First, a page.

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Fracture's Visual Development Converges On Extreme Contrasts

Brian Yam, VALORANT's art lead, described the creative process for Fracture's visual development.

Brian Yam: When Fracture’s theme was first conceived during the pitch phase, we wanted to push the idea that this map was visually split from it’s lore aspect, but also from a visual perspective. Since most of you generally identify a map through art visuals, the concept team wanted to capitalize on this.

For art, the big question was this: “How can we create a visually compelling map that prompts players to question what happened here? What caused the split on both sides?” This was also an opportunity to help hint at the presence of Kingdom Omega into the narrative."

In the initial concepts, our goal was to establish a visual direction of what this place is and why it exists in this space.

This image features the initial designs and artwork for VALORANT's Fracture Map
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Credit: Riot Games
VALORANT Fracture attacker spawn early artworks

A compelling idea to us was to have a science facility sit atop a canyon, partially hidden. To address the visual lore, we established two extreme contrasts that resulted from an experiment gone wrong. We went with a desert biome for Omega Sector and overgrown foliage with Alpha Sector, with the rift dividing both sides.

Artistically, this created a visual contrast in a colour palette of warm versus cool, and desertification against forestation. We thought you would also appreciate this contrast for callouts and memorizing each side distinctively.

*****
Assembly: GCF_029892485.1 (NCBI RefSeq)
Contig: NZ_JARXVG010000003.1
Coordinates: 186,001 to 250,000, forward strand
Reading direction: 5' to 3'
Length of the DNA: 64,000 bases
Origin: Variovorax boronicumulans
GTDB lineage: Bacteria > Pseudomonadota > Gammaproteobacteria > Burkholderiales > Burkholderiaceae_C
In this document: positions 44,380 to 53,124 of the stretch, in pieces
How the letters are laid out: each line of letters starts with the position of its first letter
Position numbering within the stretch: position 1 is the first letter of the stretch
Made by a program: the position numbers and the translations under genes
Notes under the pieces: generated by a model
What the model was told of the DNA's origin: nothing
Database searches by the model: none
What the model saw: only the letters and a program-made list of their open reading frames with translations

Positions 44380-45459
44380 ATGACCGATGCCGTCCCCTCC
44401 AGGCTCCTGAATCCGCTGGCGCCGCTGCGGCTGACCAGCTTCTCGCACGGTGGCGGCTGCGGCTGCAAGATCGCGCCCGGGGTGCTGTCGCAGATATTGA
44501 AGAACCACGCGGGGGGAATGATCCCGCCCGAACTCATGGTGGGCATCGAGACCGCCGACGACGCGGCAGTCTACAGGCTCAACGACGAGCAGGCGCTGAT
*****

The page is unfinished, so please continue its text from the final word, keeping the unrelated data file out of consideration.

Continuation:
One of the most important concepts we typically establish early on at the end of “blue sky” development (where anything goes) is to create what we call a dollhouse. The next image is of a dollhouse for Fracture created by our senior concept artist, Theo Aretos. This high-level concept helped establish the shape language, colour palette, and general direction of the mood we wanted.

This image features the initial designs and artwork for VALORANT's Fracture Map
click to enlarge
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Credit: Riot Games
VALORANT Fracture attackers spawn initial concept design

From there, the concept team starts to focus on more specific concepts within the grey box locations. The art team works closely with level designers to iterate on specific concepts within those locations.

At this point, we also want to get a clear concept of how the layout of the map will be from a top-down view, which shows the overview of the map along with callouts noted with rough thumbnail concepts of where key locations are.

For some background, the concept team initially completes the first stage concepts prior to the initial “art blockout”. Typically, we establish roughly 70-75% completion of concepts in each area that are adequate for art blockout.

Art blockout is where we start building a rough 3D shell that represents the shapes of the architecture, landscape, and environment composition from the concept art which is tied closely to grey box parameters.

Art Production

This is the fun part! Now that we have all the nuances for gameplay and initial art block out pretty much locked down, this is where we go into production to finish up the final 3D art. The final art typically represents the concepts, but they can change along the way if we discover improvements.

It’s fun to watch players discover the lore and develop interpretations just through the art. In VALORANT tradition, how many tacti-bears can they find throughout this map?